The Chinese government’s problematic efforts to judge online comments

This is just one incident, but as the idea of ​​building social credit increasingly seeps into other regulations, it reveals the risks of standardizing a practice where the government makes moral judgments for its people.

Just last week, China’s Cyberspace Administration finalized an ordinance devoted solely to “online comments,” which I covered when it was first proposed in June. The main purpose of the regulation is to subject social media interactions, including those in newer forms like live streams, to the same tight controls that China has always had for other online content.

These rules aren’t really part of the broader social credit system, but I found some familiar language in the document nonetheless. It requires social media platforms to “perform credit checks on users’ behavior when commenting on posts” and “perform credit checks on the management of post comments by producer-operators of public accounts”.

The idea is that if an influencer or a user posts things that are not trustworthy, that should be reflected in the person’s credit rating. And the result of the credit check determines “the range of services and functionalities” that are offered to people on certain platforms.

This isn’t the only specific example of the Chinese government using the meaning of “creditworthiness” or “trust” to justify more regulation. This became clear when the government decided to create a blacklist of celebrities who promote “bad” morals, crack down on social media bots and spam, and assign accountability to admins of private group chats.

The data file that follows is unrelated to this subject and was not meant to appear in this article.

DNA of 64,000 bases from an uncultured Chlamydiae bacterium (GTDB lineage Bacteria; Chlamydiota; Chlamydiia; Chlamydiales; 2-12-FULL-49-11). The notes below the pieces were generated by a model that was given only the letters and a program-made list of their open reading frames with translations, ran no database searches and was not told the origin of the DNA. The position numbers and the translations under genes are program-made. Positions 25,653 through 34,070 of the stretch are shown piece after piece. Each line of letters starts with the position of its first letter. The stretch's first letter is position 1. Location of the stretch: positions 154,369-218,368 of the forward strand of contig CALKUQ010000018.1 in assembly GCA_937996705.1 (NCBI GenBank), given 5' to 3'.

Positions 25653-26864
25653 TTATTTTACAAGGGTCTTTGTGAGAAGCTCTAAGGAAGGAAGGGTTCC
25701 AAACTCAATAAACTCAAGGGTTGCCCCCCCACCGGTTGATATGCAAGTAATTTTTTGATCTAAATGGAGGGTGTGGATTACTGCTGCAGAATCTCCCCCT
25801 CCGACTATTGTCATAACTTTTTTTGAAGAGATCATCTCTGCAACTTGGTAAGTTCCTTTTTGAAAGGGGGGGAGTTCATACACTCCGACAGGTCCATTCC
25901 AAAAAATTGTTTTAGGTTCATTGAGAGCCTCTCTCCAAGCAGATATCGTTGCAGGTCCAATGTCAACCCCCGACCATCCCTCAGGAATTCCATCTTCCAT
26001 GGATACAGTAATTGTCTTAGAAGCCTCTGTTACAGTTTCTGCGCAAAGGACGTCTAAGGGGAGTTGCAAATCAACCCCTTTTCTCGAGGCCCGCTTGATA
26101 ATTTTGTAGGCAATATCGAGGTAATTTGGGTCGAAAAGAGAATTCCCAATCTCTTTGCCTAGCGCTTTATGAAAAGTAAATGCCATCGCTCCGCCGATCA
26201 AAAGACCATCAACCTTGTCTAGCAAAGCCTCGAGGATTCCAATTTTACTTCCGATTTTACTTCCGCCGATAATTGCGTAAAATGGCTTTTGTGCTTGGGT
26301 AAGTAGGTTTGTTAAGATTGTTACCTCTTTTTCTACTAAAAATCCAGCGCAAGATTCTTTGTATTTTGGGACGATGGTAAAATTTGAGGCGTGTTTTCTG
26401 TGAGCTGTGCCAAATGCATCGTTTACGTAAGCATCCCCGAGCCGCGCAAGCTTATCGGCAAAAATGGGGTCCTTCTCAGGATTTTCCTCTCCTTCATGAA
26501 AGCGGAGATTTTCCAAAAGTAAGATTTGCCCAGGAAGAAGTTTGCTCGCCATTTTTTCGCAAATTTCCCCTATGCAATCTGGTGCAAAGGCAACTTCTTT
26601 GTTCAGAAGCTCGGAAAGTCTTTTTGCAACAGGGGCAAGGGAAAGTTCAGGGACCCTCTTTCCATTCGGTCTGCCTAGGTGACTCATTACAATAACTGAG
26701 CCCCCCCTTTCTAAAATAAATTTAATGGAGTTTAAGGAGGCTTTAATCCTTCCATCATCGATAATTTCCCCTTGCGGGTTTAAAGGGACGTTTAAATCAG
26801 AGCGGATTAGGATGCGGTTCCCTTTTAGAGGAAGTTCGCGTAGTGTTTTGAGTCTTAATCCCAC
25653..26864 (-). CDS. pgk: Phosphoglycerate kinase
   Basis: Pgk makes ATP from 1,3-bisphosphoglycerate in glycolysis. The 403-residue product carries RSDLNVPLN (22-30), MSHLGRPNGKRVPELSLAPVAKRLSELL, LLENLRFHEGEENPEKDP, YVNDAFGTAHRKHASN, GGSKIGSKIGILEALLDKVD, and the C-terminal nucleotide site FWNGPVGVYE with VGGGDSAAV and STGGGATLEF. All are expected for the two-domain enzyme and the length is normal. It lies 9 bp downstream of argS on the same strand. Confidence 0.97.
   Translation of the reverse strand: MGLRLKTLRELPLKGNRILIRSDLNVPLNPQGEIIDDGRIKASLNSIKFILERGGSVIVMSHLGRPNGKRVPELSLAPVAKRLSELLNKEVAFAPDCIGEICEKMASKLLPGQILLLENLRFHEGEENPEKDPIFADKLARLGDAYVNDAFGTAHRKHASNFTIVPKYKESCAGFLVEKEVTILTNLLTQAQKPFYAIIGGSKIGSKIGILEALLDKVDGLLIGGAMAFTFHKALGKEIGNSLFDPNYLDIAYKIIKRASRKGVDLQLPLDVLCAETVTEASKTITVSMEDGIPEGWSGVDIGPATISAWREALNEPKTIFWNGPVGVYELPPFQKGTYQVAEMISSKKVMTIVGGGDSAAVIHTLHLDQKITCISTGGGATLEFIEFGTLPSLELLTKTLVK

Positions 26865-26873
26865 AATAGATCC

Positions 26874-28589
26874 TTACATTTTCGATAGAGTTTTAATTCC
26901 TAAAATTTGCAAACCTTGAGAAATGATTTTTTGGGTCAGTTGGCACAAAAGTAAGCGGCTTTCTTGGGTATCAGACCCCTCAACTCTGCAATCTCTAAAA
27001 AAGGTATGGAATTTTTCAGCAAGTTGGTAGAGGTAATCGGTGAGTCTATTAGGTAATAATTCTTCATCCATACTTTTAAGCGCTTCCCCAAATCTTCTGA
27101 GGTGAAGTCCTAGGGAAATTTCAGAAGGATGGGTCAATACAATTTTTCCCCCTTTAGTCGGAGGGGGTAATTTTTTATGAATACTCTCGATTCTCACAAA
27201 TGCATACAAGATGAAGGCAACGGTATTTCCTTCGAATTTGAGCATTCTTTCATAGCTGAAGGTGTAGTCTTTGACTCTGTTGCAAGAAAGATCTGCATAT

All this is to say that the ongoing development of China’s social credit system is often synchronized with the development of more authoritarian politics. “As China increasingly shifts its focus to people’s social and cultural lives, and further regulates the content of entertainment, education and speech, these rules will also be subject to credit enforcement,” legal scholar Jeremy Daum wrote in 2021.

Still, before you go I would like to warn against the tendency to exaggerate perceived risks which has happened repeatedly when people have debated the Social Credit system.

The good news is that until now, the overlap between social credit and online language control has been very limited. The 2019 draft regulation establishing a social credit system for the internet sector has still not come into force. And much of the talk about setting up social media credit rating systems, as required by the latest regulation on online comments, looks more like wishful thinking than practical guidance at this point. Some social platforms run their own “credit scores” — Weibo has one for every user and Douyin has one for shopping influencers — but these are more of a side feature that few in China would say are paramount.

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